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Home arrow Environment arrow Nuclear Back-end and Transmutation Technology for Waste Disposal

Methodology

Neutronics Calculation

Several codes were combined for ADS design (Fig. 19.1) containing proton transport, neutron transport, cross-section preparation, and depletion. The PHITS code [2] was used for transportation of protons and neutrons above the energy boundary of 20 MeV. Transportation of neutrons slowing down less than 20 MeV is interrupted, and position, direction, and energy are stored in a cutoff file. This file is processed as to be readable by the PARTISN code [3], which is a neutron transport code with multi-group theory. A 73-group cross section is prepared by SLAROM [4] code with the JENDL4.0 [5] nuclear data library. A 1-group micro-cross section is calculated by multiplying the 73-group cross section to the 73-group flux from PARTISN. One-group micro-cross section and total flux is used in the ORIGEN2

Fig. 19.1 Calculation codes

code [6] to obtain material change after depletion. The material composition from ORIGEN2 is processed by a fuel control program that simulates reprocessing and fuel fabrication with adjustment of MA content ratio.

Scenario Analysis

The NMB code [7] was employed for the scenario analysis. The code calculates material balance of 26 actinides (through Th to Cm, T1/2 > several days) in spent fuels with an accuracy comparable to the ORIGEN2 code. LWR, CANDU, gas-cooled reactor, several sodium-cooled FRs, and lead-bismuth-cooled ADS are available. Each reactor can be coupled with appropriate fuel such as UO2, MOX, ROX, Pu-nitride (PuN), and MA-nitride (MAN). Fission products are estimated by dividing them into several groups (iodine, rare gas, technetium and platinum group metals, strontium, cesium, and others). The number of waste packages and repository size are determined by temperature analysis based on several repository layouts. Potential radiotoxicity that is defined as dose by direct ingestion can be also estimated.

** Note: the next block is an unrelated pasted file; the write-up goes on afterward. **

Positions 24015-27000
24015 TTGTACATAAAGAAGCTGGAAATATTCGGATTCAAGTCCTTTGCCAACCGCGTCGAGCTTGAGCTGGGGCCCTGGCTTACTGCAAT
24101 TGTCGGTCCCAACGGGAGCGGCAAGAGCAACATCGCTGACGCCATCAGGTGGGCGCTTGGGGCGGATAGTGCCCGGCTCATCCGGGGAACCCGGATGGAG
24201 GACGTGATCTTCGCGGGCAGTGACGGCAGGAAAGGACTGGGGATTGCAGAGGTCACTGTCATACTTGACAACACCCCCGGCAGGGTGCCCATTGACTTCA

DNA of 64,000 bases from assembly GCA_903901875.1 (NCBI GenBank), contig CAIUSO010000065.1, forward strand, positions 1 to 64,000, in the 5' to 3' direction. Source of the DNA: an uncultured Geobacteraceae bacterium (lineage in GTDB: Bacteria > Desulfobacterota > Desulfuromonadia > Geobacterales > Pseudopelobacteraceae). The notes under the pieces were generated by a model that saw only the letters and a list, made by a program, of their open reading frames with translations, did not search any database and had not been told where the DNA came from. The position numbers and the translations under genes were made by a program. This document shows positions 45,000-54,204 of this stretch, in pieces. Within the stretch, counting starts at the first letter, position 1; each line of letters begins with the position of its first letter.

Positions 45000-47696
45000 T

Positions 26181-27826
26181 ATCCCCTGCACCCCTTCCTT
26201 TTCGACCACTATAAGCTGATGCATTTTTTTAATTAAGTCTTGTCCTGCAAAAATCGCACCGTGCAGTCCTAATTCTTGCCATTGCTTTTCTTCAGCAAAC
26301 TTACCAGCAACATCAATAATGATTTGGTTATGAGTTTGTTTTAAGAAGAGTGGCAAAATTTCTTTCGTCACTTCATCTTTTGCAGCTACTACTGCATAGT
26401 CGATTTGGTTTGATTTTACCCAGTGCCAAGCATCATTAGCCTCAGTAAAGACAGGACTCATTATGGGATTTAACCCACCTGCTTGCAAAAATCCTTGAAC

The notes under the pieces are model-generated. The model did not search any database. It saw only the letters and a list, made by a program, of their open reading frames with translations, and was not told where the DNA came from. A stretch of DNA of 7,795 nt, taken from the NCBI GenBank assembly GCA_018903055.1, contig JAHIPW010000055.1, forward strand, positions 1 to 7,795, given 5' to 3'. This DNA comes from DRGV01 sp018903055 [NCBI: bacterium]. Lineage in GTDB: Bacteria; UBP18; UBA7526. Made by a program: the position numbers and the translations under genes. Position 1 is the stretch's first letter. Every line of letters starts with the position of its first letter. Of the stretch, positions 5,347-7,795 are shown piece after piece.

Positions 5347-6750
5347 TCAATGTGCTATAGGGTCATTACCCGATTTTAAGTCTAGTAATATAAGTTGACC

Transmutation Half-Life

In this section we define the effective transmutation rate and transmutation half-life that represent performance of a transmuter in the case of a phase-out scenario. A transmutation amount after an in-core period of Tin years is

210 K. Nishihara et al.

PTin 3600 24 365 εo A

wtr ¼ Efiss NA : ð19:1Þ

Here, the effective transmutation rate, λtr, is transmuted amount divided by initial amount and time needed for transmutation including out-core period.

where, wtr

tr wi 1

Ti þ To ¼ aεoεch, ð19:2Þ

3600 • 24 • 365 A 4

a

Efiss NA ffi 3:8 • 10 : ðt=MW=yearÞ ð19:3Þ

Because a can be regarded as constant for Pu-transmuters, λtr is determined by operation efficiency, εo, cycle efficiency, εc, and specific heat, h. A time evolution of amount of heavy metal after introducing transmuters is expressed as

d w

dt ¼ -λtrw, w ¼ w0e- λtr t , Ttr ¼ ln ð 2 Þ

λtr , ð19:4Þ

where Ttr is a transmutation half-life. In the phase-out scenario, there is heavy metal of w0 t when transmuters are employed in full scale. Ttr means a period needed to transmute half of w0 in the case that the maximum number of transmuters are introduced. Another fact is that λtr and Ttr depend on two parameters relating to operation time efficiency and one fundamental core parameter, h. The thermal output of core affects a number of transmuters, but not transmutation behavior in the mass-flow analysis.

 
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